There’s a circularity to Kissinger’s thought. Kissinger often is held up as somebody who believes states should act out of a strong sense of interest and purpose. A constant critique that he makes of whatever the current administration happens to be is that it knows how to project power but doesn’t know why it is projecting power. But if you start to peel back the layers and get at what he means by purpose, there’s no “there” there. Ultimately, he believes we have to project power to create purpose and that our purpose is to project power. And that’s a circularity that I think is the motor force of American expansionism.
Again, a traditional realist is someone who believes that there are limits to power and that states have interests, and that have have to operate within those limits to secure those interests. You show that Kissinger has an animus to what underlies that view: namely, cause and effect. He doesn’t really believe that there are causes in the world that affect things.
After the Cuban Missile Crisis, Kissinger has this great line: “There are two kinds of realists. One that observes reality and responds to it, and the other that makes reality.” And what the West needs is the latter. That view was echoed by Karl Rove when he was in the Bush administration: “We’re an empire now and when we act, we create reality.”
This is all in the undergraduate thesis; he explicitly rejects the idea of cause and effect, of causality. We can’t think of the present as the cumulative effect of past actions because the past didn’t cause the present, because nothing causes anything. So you can’t allow the past to determine or even shape what you do in the present; you can dispense with the past.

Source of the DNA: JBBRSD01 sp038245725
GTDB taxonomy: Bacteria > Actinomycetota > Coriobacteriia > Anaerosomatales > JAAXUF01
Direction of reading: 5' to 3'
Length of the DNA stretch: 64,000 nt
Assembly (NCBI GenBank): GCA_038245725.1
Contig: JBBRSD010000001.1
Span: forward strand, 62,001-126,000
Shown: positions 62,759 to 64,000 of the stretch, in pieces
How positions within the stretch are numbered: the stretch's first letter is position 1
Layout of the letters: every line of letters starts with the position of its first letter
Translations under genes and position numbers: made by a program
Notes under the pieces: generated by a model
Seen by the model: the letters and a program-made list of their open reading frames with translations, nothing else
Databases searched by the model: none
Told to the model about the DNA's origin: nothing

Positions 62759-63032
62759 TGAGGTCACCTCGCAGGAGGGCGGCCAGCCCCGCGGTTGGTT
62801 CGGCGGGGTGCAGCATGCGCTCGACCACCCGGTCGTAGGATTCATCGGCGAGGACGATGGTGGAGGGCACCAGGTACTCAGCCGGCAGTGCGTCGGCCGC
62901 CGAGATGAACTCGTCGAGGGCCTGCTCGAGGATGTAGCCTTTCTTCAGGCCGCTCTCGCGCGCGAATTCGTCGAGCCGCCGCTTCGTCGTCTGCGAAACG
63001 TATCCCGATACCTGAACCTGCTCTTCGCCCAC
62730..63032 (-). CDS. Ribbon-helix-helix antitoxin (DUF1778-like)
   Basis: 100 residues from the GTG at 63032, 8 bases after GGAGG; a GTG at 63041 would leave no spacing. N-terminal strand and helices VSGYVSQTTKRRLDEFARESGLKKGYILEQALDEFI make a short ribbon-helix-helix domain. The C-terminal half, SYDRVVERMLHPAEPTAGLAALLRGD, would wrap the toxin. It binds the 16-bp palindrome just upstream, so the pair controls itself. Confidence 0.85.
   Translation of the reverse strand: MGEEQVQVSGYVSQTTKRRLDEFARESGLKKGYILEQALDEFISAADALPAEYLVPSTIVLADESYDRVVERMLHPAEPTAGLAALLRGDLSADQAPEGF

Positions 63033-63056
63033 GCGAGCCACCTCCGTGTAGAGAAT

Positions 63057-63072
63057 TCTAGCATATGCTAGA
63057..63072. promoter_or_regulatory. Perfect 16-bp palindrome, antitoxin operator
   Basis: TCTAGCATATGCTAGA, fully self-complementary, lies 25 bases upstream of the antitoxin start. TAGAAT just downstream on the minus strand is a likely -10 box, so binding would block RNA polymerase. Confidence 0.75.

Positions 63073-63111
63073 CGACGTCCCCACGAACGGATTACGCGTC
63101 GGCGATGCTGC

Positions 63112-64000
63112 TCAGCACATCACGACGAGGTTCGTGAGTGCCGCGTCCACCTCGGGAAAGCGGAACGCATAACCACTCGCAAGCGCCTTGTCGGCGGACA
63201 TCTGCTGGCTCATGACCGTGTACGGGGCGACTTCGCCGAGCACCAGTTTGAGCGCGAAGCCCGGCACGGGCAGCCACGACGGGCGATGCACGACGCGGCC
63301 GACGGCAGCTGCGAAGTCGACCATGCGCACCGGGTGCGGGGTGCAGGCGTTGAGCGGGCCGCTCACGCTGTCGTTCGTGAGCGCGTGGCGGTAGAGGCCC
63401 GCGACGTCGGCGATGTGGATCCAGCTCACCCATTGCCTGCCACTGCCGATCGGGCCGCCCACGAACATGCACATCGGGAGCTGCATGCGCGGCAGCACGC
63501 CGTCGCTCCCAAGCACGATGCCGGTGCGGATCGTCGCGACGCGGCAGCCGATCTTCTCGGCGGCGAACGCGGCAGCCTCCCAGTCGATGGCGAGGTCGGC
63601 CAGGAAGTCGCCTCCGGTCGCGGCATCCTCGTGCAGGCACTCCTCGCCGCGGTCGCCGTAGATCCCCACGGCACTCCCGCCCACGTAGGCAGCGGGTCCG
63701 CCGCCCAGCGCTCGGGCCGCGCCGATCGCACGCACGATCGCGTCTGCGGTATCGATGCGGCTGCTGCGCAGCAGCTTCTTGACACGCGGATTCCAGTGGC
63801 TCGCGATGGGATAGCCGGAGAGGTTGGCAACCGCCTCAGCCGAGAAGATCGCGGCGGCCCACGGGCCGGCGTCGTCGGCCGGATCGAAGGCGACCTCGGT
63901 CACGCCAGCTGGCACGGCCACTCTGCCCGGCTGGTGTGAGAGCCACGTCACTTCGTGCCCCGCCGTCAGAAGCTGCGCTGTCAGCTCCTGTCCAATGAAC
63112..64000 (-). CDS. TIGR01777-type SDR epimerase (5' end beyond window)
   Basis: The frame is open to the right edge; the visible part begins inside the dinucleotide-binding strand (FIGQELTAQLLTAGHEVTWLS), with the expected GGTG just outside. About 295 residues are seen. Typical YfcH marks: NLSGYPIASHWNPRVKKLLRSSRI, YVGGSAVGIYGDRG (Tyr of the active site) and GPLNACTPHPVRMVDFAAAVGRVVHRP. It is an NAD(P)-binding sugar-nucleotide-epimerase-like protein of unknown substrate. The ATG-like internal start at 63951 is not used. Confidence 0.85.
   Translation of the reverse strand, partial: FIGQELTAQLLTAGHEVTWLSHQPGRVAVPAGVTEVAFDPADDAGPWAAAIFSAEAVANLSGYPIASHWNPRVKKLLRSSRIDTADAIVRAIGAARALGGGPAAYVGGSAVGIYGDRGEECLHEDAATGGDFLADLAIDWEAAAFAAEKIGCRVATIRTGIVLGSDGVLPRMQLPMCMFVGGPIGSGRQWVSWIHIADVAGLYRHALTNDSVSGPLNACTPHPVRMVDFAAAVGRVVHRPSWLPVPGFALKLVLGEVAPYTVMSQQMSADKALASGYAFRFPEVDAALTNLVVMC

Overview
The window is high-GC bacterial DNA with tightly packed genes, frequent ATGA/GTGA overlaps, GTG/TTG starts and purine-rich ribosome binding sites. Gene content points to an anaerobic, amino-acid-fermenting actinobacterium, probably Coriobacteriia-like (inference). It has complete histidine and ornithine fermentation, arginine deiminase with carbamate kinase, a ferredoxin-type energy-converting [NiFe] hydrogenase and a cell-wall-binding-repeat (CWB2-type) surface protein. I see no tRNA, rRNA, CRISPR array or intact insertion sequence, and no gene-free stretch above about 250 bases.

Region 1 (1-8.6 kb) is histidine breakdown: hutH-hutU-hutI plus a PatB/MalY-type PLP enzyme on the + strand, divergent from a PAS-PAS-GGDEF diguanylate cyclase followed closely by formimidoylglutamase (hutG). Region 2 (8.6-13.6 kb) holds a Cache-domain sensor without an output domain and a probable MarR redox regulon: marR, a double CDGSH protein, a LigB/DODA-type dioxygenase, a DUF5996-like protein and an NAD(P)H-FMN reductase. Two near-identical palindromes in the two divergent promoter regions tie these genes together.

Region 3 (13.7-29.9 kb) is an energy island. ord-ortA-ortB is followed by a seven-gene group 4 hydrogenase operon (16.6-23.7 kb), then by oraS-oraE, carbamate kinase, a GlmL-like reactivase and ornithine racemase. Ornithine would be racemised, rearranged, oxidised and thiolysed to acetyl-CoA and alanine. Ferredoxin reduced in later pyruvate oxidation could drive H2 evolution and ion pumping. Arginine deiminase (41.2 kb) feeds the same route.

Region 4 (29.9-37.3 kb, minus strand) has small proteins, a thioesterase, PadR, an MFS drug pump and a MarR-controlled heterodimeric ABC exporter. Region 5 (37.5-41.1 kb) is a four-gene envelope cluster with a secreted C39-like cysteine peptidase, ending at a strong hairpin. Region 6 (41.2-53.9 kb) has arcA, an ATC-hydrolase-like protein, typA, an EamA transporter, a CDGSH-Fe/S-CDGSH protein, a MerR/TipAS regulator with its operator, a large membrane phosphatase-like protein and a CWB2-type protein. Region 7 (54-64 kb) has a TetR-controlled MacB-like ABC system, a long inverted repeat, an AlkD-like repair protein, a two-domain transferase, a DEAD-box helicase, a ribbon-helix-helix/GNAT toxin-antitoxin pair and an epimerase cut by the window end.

You can see that idea with someone like Cheney, who will look at Iraq today and say, “Look, we can debate what we did twelve or thirteen years ago, whether we were right or wrong. But there’s a crisis now, and we have to act now to solve that crisis.” That’s Kissingerism: statesmen shouldn’t let yesterday’s catastrophe get in the way of today’s bold action.
Let’s jump ahead to Kissinger in Cambodia, which is probably the biggest foreign policy issue that you deal with in the book. Why does Kissinger in Cambodia matter so much for you?
For a number of reasons:
Kissinger and Nixon took office in early 1969, and one of the first things they want to do is force North Vietnam back to the bargaining table. How are you going to do that? You can’t start bombing North Vietnam right away; they had to honor the cease-fire. So they bombed Cambodia. But they had to bomb Cambodia illegally because they were afraid of public opposition and congressional disapproval.
So Kissinger, along his military aide Al Haig and an air force colonel, came up with a double bookkeeping protocol that allowed them to bomb Cambodia illegally for an extended period, allowing them to account for the munitions, spare parts and fuel they used — without revealing to Congress that they were bombing Cambodia. Kissinger was intimately involved. He picked the targets from the basement of the White House.